This is a script I wrote that you can run right after you install Ubuntu 10.04LTS (Desktop Edition). It adds some 3rd party applications, repositories, configures iptables and so forth. One thing I'd like it to do is detect if it's being ran on a 32-bit or 64-bit system and then either download the w32codes or the w64codes accordingly.
I'm also open to any other ideas and/or suggestions.
I've updated this code a few times, incorporating suggestions from people to the point that there's more code than what I am allowed to paste here, si I've moved the code off-site to a Pastebin log at:
1) Does anyone see anything else I can do too?
2) Another thing I was thinking of adding was my own repository for files like fonts, images, PDFs, etc and loading them into the appropriate places .I do have a Lanchpad account, but I'm not a packager/programmer by nature. I'm a network / os / security guy, not a developer. I'd like to make some sort of all-inclusive *.deb file that people can download from my repo and it'd update wallpapers, documents, programs, etc.
Right now as you can see, I'm using Dropbox as a repo of sorts.
So in addition to my on-going question of how to improve the script and the above new things, I need to add this:
3) Is there a way I can test my script without loading it onto a new PC? A sort of "simulation mode" per se?
I've ran into a couple of issues where during the install, I must select choices (like to accept the EULA for Java, or to enable or disable a daemon, etc), and I'd like to automate that process somehow for testing purposes.
Lastly, but most importantly, I'd like to thank everyone for their suggestions, as you have helped me make this a better script.
This question is marked "community wiki".
You can get information about your system using uname. uname -m could for example return i686, x86_64, ... depending on your system.
You might also want to check the return values of certain commands. Writing a function that checks the last return value ($?) and handles/logs errors accordingly would be an easy solution for that.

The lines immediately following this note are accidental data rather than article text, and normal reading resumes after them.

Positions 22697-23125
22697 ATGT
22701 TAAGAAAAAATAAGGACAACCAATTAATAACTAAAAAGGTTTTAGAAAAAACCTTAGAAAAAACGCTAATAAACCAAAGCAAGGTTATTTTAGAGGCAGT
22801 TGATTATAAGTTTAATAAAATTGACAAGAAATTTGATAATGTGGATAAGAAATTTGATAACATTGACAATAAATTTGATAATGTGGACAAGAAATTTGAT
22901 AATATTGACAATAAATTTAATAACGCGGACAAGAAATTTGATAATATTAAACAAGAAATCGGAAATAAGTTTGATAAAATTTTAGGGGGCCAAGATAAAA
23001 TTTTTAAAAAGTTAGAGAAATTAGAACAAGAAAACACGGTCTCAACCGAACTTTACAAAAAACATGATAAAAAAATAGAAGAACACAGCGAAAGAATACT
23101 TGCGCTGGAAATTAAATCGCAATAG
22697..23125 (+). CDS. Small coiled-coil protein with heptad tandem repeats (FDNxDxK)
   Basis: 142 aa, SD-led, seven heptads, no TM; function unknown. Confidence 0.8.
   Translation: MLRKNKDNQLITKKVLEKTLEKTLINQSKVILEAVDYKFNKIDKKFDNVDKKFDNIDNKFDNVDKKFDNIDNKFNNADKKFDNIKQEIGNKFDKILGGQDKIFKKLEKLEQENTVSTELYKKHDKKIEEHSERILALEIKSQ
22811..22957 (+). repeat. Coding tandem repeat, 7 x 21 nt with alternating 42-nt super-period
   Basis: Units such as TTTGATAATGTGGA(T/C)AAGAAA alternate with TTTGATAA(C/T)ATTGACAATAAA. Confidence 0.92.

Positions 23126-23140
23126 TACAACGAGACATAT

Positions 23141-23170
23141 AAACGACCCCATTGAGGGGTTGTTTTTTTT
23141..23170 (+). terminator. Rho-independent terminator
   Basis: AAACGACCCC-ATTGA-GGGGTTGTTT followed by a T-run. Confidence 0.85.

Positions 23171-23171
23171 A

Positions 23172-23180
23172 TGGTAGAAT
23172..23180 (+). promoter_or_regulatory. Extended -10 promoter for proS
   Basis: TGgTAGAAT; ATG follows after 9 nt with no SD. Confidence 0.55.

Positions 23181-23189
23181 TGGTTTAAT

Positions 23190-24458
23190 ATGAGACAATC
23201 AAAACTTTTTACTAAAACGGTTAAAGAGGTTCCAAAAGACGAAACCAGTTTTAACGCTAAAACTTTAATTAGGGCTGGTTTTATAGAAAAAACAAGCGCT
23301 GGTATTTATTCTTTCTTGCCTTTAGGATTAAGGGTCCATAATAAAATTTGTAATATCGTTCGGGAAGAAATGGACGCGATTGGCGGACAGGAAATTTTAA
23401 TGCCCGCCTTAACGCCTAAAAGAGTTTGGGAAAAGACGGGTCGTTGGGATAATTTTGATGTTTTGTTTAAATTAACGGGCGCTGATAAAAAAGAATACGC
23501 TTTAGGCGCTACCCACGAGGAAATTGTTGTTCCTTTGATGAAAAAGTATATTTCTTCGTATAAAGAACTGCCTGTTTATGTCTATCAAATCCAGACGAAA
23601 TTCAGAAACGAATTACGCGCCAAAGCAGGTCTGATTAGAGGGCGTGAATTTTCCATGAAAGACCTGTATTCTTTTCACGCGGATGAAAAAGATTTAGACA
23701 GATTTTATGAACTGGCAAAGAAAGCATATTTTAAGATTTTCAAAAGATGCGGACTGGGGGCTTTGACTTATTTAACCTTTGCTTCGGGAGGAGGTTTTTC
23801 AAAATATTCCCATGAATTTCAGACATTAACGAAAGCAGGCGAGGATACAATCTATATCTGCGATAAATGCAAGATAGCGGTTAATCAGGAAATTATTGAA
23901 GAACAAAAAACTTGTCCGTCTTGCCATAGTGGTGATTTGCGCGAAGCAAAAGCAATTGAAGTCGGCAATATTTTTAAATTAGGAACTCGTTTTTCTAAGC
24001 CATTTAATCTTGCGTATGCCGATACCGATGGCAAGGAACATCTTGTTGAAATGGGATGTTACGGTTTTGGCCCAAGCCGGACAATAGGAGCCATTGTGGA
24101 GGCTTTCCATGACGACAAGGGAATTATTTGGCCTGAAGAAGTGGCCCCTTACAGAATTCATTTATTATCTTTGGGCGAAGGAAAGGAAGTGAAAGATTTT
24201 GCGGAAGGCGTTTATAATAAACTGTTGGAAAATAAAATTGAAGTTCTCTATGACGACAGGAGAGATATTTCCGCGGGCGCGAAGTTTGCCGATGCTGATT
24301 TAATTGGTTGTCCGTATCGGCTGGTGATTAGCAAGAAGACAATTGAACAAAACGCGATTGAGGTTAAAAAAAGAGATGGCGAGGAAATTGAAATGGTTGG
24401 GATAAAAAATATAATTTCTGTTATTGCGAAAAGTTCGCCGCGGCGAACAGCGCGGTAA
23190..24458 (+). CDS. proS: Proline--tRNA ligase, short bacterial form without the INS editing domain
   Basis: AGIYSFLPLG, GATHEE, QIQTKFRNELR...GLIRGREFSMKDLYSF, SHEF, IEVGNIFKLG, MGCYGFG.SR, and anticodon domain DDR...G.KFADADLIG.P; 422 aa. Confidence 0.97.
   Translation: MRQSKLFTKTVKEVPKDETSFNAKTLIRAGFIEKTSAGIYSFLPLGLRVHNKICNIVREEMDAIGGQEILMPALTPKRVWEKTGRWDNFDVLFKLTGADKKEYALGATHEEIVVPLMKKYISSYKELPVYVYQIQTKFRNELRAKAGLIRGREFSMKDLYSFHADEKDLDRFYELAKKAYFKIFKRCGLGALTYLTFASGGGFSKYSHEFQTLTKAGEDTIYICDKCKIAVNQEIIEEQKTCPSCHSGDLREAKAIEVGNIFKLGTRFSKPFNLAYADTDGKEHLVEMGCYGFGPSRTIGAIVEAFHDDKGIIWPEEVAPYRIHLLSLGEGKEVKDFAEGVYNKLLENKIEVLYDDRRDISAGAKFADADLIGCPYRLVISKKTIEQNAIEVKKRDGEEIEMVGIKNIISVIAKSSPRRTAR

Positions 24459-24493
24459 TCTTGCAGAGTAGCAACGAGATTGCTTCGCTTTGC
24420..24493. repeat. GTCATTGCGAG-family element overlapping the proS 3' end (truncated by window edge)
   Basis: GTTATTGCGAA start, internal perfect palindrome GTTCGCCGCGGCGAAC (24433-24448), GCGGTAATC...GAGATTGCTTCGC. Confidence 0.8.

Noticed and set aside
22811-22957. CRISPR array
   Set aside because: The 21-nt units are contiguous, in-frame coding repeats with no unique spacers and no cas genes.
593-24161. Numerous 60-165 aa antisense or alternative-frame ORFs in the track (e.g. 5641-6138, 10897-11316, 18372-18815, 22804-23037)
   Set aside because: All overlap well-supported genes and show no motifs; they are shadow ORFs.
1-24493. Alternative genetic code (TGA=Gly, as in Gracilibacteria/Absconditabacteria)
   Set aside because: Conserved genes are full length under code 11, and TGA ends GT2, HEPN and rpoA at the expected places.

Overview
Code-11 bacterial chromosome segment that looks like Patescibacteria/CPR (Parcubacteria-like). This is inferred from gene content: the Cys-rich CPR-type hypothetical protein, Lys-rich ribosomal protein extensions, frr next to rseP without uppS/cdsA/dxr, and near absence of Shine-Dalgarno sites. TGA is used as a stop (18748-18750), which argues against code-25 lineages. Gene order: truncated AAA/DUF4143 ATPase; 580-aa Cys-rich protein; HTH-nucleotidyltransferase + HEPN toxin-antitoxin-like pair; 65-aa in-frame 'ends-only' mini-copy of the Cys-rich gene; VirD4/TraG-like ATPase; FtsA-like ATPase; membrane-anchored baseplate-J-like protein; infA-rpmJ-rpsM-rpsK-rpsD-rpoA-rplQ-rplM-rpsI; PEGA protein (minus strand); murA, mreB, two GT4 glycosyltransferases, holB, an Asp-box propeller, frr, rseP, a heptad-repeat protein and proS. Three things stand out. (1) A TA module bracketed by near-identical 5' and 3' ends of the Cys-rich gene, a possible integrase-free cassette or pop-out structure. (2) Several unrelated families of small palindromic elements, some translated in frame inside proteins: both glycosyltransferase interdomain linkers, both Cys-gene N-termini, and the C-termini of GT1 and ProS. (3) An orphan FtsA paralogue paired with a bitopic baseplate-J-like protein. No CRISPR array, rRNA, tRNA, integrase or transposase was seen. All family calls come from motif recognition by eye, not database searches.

A good source of ideas is the Advanced Bash-Scripting Guide.
answered 04 Jun '10, 19:48
replace the lines to add the PPAs with add-apt-repository ppa:/ (ex: add-apt-repository ppa:exaile-devel/ppa) this will also add the keys.
you can also replace the deb lines with it (ex: add-apt-repository deb http://www.geekconnection.org/remastersys/repository karmic)
answered 05 Jun '10, 22:54
You forgot to run apt-get upgrade after running apt-get update.
Also, you are making a backup of sources.list after adding your new repos to it. Is that on purpose?
Is this something you are running on several machines in an enterprise evironment? If so, I highly recommend dropping the custom scripts and using puppet instead. It is a total lifesaver.
answered 05 Jun '10, 05:25
That is a rather fine script. Thanks for sharing.
Add gshutdown, monkey-bubble, and tuxpaint?
answered 04 Jun '10, 19:42
To add to the list I would set PATH at the beginning, or set your commands to variable names.
answered 13 Jul '10, 19:27
It could be improved by making use of looping. This allows separating out of the highly changeable items, like the list of applications, by putting them in variables or even reading them from an include script. For example:
answered 17 Dec '13, 00:29